Shipwrecks in the City

Once you have savoured the big-ticket items in your checklist, it is those hidden jewels that bring forth the rich after-taste in every city. Almost always quiet, quaint, and reclusive, these are what you would find if you raided the local’s classified diaries. Be it spotting flamingos in the mudflats of winter Mumbai, melting in an ethereal sunset by the golden Hooghly in Calcutta, or walking to the windmills of outskirt Wellington – these nuggets will never grace the pages of a Lonely Planet, yet are those fabled lessons that reinforce the beauty of walking the extra mile.

Here in Sydney, I have spent many mellow afternoons in such pursuits – some experiences amazing enough to make it to the glossy pages of every tourist brochure. But when the crown jewels are so bedazzling, it is only obvious that other gems get ignored. I have thus admired cherry blossoms in secluded suburbs, discovered waterfalls on blonde beaches right next to the city, and earmarked countless vantage points that make you fall in love with the city’s skyline all over again – all without the ugly busloads of touristy brouhaha.

The Shipwreck Lookout

This weekend was yet another such entry in the classified section – this time, it was shipwrecks right inside the city. Yes, you read it right – shipwrecks, not on the seashore, but settling like ancient iron giants on the Homebush Bay, a wide but shallow inlet of the Paramatta river. The reason? Well, not so romantic as a Caribbean pirate running from the East India Company, nor so pitiful as a ship trapped in a storm – in the 60s, this bit of the bay was used to set up a shipwrecking yard, that saw the towing of old ships and their deconstruction for salvaging metal. The shipwreck yard was wrapped up at the end of the last millennium, but a few ships were left behind. (Apparently, they are legally protected from any disturbance as any relic over 50 years of age get guarded as a waterway heritage of the state!)

While the shipwreck yard may not be very old, the rusty remnant wrecks today on Homebush Bay have quite a history. There are 4 of these still standing, mostly constructed in the early 1900s, all with illustrious histories, exchanging many hands, brandishing various names, and serving numerous purposes. In these roles, some served in the World Wars in the European chapters, others formed the vanguard to fight the Japanese in Northern Territory, while some ferried coal in peaceful times. Nonetheless, they all ended up here – perhaps not in the most distinguished ending possible, yet being allowed to retire in peace in the shallow marshlands of riverine Sydney. The nearby mangroves have slowly started to capture these rusty hulls, while plants and weeds have enshrined the ships in an almost Miyazaki styled reclamation of nature. Cormorants, darters and even migratory birds from far off Asia roost nearby. All the while, silent wayfarers tread on the lookout and marvel at the juxtaposition of the old rusty hulls on blue waters, with the sparkling new apartment blocks in the backdrop. And in their bubbles of timelessness the old metal sentinels resting their aching souls seem to creak, that ‘men may come, and men may go… but I go on forever…’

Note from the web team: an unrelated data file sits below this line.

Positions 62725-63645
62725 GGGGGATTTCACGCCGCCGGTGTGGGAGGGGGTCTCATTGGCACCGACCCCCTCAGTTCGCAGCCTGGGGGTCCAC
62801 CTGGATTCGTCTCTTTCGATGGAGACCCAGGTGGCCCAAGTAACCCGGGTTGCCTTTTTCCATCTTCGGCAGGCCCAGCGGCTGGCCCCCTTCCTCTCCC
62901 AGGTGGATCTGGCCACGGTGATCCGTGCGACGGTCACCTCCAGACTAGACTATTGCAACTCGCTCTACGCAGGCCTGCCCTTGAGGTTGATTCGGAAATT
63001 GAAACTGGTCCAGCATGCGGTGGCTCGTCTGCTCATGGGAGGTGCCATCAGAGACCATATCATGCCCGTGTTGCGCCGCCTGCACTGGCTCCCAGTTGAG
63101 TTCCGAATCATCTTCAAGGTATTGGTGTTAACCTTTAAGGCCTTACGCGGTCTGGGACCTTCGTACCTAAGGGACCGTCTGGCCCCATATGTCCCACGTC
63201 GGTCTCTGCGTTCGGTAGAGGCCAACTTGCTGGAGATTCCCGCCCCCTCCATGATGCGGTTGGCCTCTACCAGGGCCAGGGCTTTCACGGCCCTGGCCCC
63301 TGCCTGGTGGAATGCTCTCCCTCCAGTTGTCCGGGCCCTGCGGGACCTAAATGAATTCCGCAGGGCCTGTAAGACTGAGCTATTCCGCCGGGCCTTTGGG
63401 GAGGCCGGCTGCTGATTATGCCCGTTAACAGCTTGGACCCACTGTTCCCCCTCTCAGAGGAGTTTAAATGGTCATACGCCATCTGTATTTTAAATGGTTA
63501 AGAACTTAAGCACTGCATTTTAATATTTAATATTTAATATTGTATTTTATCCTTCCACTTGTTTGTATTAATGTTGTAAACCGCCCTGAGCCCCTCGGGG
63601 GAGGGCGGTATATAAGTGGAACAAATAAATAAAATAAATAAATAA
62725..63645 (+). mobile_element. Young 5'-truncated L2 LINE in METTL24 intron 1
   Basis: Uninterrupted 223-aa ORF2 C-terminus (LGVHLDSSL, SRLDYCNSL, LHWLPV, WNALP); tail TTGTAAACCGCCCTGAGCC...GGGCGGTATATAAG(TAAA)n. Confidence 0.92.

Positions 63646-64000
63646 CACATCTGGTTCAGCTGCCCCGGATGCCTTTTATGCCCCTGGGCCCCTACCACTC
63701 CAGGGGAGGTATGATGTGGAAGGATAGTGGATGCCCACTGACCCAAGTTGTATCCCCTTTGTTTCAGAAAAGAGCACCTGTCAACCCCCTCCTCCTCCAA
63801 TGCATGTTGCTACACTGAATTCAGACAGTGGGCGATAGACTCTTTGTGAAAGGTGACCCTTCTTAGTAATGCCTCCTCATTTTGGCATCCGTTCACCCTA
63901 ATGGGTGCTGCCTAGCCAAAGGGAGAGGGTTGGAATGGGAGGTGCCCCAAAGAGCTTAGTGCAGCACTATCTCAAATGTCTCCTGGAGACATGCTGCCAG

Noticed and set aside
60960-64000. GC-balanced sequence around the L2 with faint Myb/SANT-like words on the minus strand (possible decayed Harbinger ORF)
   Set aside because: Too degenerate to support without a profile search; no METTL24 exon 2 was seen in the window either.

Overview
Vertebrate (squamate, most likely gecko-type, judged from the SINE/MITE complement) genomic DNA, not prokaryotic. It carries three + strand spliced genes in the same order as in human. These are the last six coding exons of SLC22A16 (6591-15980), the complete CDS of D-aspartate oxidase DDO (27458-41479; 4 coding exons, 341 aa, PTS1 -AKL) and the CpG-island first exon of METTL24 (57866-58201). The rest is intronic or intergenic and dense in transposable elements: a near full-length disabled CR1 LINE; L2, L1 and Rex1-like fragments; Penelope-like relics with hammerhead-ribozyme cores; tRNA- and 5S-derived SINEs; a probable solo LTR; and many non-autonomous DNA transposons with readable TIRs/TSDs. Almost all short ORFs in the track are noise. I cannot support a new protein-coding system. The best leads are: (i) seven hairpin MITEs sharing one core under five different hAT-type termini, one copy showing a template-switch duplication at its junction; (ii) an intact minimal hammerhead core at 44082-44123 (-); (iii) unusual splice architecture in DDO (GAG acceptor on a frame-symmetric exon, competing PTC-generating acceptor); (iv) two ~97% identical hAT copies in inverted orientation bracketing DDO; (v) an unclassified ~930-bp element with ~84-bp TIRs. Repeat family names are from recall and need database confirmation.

Homebush Bay and the Wentworths

Close to the Shipwreck lookout lies Wentworth Common – a large parkland full of billabongs and hills and mangroves. I read a bit and realised this place is steeped in history, as old as the First Fleet. The Homebush Bay region was apparently named ‘The Flats’ just ten days after the first settlers arrived in 1788. Its history was thereafter written, in particular, by one family – the Wentworths.

D’arcy Wentworth arrived at Port Jackson in 1790 aboard the Neptune. He had been acquitted of highway robbery and thanks to a few connections in high places, arrived in Sydney without chains as an assistant surgeon. Then in 1810 he was given 370 hectares of land between the Powells Creek and Haslams Creek – today it encompasses a large chunk of the suburbs nearby, including the eponymous Wentworth point. It was here that he started Australia’s first horse stud. His son, William Charles Wentworth earned his fame as the first European to cross the Blue Mountains along with Blaxland and Lawson. William Wentworth developed the Homebush Racecourse here in 1840. The racecourse served as the headquarters of Australian racing under the Australian Jockey Club until 1859, when the club was moved to Randwick.  The land of the Home Bush Estate remained with the Wentworth family until 1907 when the State Government requisitioned part of the estate for use for a new State Abattoir.

As I climbed a small hill in Wentworth Common that provided brilliant views of the Olympic Park stadium and nearby suburbs, I felt amazed at the historical richness of this unassuming place.

It only reinforced my thoughts at the start of the day – that of hidden treasures, quaint and quiet, lying in plain sight of all who can see, but revealing that secret layer of richness to only those who truly seek…

A bubblegum lake in Sydney’s own backyard – at Wentworth Common

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